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Social Bite: Shaping Our Industry’s Future Through Outdoor Social Media

Aug 31, 2016


Tandem Stills + Motion

Social Bite: Shaping Our Industry’s Future Through Outdoor Social Media

In a culture that is increasingly influenced by the power of social platforms, how can the outdoor industry tap into these channels to achieve lasting impact?

When it comes to communicating a brand story, there are few tools as effective, efficient and as far-reaching as social media. The value of a social media strategy to a company’s bottom line is undeniable. And now countless companies are using their broad and deep social media reach to convey messages above and beyond their own brand stories. Individually, those messages are powerful. But imagine how much more powerful they’d be if they were coordinated.

Last month at Outdoor Retailer, OIA hosted a luncheon for industry social media and content managers. Inspired by OIA Executive Director Amy Roberts’s Industry Breakfast presentation about “The Power of Collective Action,” we wanted to start a conversation about how brand and retail managers, athletes and social media influencers can better align their individual voices toward a collective movement for good.

Watch Amy Roberts’s Industry Breakfast presentation

From public lands activism to issues of inclusion to sustainability initiatives, the power of the outdoor tribe is exponential.

“There’s no other industry better positioned to take on those issues than ours,” said American Alpine Club Marketing and Communications Manager Whitney Bradberry, who was among the attendees at the social media luncheon. Bradberry noted that social media pros can influence how the industry, as a whole, is perceived.

Catalysts for Change

Ryan Fliss, managing editor of The Dyrt, agreed the luncheon was an important catalyst. “Coming together and discussing actionable steps to effect real change made it clear that we can start to push the needle now,” he said.

The general consensus in the room: It’s not enough to populate our Instagram feeds with nature and adventure porn anymore. Social media isn’t just a place to generate inspiration through epic landscapes and perfectly timed action shots. It is now a legitimate and powerful vehicle for communicating shared messages.

What are those shared messages our industry wants to convey?

  • Inclusivity: The big message here: the outdoors are for everyone, and it’s our job as social media professionals to give voice to every type of outdoorist–from novice recreationalists to extreme professional athletes.
    How can we diversify our content to include all skill levels and recreation types in order to make our industry inclusive?
  • Authenticity: There’s no doubt that having an authentic voice on social media is crucial, but has the term become just another buzzword?
    If a photo is posed or curated or manipulated, can we call it authentic? How do we straddle the line while still producing high-quality custom content?
  • Education: We’ve done a good job of inspiring more people to get outside, but have we encouraged and empowered them to do so responsibly?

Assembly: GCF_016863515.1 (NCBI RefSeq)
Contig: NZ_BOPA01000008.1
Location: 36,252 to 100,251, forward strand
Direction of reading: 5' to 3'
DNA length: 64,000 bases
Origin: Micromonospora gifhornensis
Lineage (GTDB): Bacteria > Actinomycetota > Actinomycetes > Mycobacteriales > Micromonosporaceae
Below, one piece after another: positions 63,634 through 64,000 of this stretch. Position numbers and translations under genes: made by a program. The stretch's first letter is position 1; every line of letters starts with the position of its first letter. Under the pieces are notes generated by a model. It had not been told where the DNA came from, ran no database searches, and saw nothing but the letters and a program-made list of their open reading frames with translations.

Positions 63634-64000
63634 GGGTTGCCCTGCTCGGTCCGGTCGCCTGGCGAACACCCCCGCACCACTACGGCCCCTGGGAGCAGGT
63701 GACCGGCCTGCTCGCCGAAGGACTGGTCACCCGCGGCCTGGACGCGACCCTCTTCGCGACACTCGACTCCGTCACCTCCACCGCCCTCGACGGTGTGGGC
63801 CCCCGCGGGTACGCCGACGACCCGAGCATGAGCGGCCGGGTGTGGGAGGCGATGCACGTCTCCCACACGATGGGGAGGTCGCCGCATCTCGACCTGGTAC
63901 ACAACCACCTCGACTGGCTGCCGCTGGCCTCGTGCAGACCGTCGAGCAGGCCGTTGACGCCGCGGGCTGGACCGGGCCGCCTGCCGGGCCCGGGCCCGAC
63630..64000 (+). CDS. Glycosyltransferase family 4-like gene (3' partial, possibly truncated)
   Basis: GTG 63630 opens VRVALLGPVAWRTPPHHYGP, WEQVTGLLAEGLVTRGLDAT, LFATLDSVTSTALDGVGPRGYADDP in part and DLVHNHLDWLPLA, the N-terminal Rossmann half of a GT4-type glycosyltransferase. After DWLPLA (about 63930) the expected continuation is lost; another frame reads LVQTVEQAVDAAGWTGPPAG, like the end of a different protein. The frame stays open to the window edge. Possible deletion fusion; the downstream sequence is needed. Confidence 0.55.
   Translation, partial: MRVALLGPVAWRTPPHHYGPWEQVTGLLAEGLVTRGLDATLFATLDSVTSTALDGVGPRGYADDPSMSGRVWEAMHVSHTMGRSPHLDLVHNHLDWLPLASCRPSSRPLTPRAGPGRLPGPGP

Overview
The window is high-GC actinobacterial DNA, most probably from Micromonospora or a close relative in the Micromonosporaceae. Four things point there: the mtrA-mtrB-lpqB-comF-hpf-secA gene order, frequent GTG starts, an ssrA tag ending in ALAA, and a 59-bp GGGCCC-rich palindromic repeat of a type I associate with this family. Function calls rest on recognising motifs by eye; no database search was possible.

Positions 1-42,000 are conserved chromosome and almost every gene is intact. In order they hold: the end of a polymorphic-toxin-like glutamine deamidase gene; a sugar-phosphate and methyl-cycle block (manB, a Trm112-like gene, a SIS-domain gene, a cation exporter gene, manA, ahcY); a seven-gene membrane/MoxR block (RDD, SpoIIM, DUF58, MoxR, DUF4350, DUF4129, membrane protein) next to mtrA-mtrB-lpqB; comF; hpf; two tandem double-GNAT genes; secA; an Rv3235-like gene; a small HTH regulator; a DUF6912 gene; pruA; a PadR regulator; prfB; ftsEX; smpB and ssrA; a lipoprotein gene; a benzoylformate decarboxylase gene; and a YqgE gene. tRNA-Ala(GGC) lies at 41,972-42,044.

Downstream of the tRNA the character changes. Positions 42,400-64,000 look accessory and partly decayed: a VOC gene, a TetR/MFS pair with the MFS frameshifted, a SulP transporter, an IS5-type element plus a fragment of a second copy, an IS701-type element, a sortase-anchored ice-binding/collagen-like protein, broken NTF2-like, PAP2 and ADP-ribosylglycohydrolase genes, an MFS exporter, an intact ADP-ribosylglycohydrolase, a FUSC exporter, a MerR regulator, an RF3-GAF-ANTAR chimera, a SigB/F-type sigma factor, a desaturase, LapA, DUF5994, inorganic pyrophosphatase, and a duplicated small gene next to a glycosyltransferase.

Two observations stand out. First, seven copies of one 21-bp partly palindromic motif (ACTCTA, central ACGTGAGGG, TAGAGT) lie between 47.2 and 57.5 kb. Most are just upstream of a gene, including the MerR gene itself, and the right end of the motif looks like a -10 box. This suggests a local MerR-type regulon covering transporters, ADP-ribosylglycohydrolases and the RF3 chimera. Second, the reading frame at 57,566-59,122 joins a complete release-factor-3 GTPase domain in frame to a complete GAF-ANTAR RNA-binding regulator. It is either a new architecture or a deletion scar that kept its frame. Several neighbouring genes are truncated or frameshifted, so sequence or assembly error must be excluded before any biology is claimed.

How can we make sure outdoorists are well educated and incorporate a sense of stewardship into their outdoor experiences?
  • Diversity: This topic could have had its own roundtable. The first observation: It was valuable to have women like Maricela Rosales of Mad Rock and Latino Outdoors and Rozanne Cassone of Mountain Matron in attendance to provide candid guidance on how social media managers can effectively use our content and campaigns to highlight diversity, but our group wasn’t nearly diverse enough to properly represent the outdoor industry community we hope to serve
    How can we introduce more diverse perspectives and voices into our content and campaigns?
  • Connecting Brands + Consumers: What is the best way for brands to connect with consumers on a meaningful level? Athletes, brand advocates and influencers are powerful conduits bridging the gap between brands and end-users.
    How can we leverage these relationships and tap into public figures to inspire action, support campaigns and create outdoor impact?

“Everyone in that room spoke honestly [about] inclusion,” said Cabela’s Social Media Manager Jon Bausman, reflecting the group’s exploration of what it means to make the outdoors accessible to all. Brand managers shared their strategies for ensuring that content streams portrayed a range of skill levels. Influencers described their pursuits to share content that shows aspirational and attainable outdoor moments.

“Small changes matter,” said Tiffany Costello, Ethnotek’s social media manager. “And yes, that roundtable was [a small subset of the] big industry, but small changes make the way for big impact–especially when you have some of the loudest voices in the industry, a.k.a. social media managers.”

Next Steps The roundtable eventually concluded, but the conversation hasn’t—it’s just moved online, naturally. Want to join in? Request an invitation to join our Creating Outdoor Social Impact group on Facebook. It’s a closed group where outdoor industry social media professionals and content creators can come together to share resources, host honest discussions on the issues facing our industry, and collaborate to move the needle on bold ideas.

Want to join the conversation and get involved as OIA connects social media professionals for collaboration and collective impact? E-mail kboue@outdoorindustry.org